Defendant State, by answer, admits the execution of the policy pleaded and that a controversy does exist as to its liability. By way of affirmative defense, it alleged that the policy application did state that plaintiffs were the owners of the car subject to the lien of Associates in the sum of $2,258.88; that they relied on that statement and did issue the policy; that in fact on the date of the application, February 16, 1959, and issuance on April 3, 1959, plaintiffs were not the owners of it but title was vested in another, and that this was unknown to plaintiffs, State and Associates; that such policy was issued under a mutual mistake of fact; and that an offer to return premiums paid was made. It further seeks a determination whether plaintiffs were in fact the owners at that time and, if not, the issuance of an order for defendants to return $71.70 premium paid on the policy and, if so, a judgment that defendant State is only liable for $2,415, that being the amount of the actual cash value of the car, less $50 deductible, and that the balance, $2,095.00 be paid jointly to plaintiffs and Associates as their interests may appear; that the car be returned to State and, if not, payment be further reduced by the salvage price of $239.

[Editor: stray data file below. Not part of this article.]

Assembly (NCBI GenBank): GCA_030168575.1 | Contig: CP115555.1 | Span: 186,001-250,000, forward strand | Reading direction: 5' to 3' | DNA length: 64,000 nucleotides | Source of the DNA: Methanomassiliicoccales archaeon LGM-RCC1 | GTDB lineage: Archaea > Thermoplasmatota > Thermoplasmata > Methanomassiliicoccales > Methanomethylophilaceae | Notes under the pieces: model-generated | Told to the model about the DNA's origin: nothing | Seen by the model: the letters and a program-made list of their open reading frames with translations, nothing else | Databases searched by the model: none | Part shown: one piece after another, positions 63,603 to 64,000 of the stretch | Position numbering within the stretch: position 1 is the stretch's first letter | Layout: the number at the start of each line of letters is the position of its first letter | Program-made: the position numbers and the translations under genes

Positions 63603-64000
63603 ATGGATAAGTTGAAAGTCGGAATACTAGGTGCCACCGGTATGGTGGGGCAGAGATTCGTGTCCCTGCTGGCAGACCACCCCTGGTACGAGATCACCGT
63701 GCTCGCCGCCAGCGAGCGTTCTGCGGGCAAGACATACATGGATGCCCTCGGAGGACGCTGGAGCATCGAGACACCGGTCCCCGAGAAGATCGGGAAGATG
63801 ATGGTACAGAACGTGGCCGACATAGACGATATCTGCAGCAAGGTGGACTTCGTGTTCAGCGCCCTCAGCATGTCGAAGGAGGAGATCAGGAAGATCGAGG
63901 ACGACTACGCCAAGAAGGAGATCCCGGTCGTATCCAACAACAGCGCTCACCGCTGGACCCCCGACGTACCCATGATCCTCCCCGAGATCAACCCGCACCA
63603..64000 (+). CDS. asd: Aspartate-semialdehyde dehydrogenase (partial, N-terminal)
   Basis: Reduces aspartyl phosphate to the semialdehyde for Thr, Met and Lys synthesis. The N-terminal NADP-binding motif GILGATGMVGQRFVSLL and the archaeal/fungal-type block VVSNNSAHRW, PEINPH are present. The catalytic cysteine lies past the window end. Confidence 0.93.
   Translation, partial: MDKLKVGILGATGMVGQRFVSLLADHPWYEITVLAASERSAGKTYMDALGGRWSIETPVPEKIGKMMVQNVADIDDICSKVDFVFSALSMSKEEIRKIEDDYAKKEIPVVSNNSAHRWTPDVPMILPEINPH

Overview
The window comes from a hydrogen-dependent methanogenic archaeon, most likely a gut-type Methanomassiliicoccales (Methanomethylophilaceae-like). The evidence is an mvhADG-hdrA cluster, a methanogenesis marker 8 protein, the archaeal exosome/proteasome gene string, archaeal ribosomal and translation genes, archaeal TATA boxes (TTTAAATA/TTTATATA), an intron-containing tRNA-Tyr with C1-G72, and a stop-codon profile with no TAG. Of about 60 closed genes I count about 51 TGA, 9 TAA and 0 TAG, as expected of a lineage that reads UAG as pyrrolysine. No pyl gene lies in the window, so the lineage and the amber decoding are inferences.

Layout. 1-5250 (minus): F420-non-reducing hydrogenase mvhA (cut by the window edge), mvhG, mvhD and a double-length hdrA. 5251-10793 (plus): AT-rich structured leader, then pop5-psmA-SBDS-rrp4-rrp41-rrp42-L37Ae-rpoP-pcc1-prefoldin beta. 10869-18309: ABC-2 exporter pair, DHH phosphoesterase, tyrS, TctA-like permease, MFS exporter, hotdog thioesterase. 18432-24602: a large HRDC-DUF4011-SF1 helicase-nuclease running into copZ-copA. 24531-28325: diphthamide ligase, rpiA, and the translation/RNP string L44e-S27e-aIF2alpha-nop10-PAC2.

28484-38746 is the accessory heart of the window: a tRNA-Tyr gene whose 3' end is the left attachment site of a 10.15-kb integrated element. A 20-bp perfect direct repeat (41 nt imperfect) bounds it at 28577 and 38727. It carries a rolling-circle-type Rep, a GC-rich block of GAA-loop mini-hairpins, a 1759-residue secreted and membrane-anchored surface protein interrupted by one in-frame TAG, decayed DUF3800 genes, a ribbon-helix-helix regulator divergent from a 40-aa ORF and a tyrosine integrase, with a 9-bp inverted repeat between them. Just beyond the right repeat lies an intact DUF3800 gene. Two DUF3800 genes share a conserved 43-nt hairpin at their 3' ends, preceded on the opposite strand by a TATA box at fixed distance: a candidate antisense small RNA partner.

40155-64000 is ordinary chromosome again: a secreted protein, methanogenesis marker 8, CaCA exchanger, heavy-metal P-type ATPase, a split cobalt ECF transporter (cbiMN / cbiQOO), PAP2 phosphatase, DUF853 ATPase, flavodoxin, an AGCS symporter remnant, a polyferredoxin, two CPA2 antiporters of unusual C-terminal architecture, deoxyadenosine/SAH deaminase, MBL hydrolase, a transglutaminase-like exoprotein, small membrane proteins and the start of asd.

Associates denies that plaintiffs were damaged in the sum of $2,650, admits other allegations, and, by way of cross-complaint against State, alleges that on February 12, 1959, plaintiffs purchased the car from ‘Bargain Center,’ a dealer, on a conditional sales contract (exhibit A attached to the answer) and on February 16, 1959, Associates purchased the contract from Bargain Center for a valuable consideration; that at the time of the purchase of the car by plaintiffs, State issued a policy of insurance naming Associates as one of the insured therein; that at the time of the accident, there was due on the conditional sales contract from plaintiffs the sum of $2,070.64; that demand was made on State for that amount and it refused to pay. Judgment is sought against State for this sum.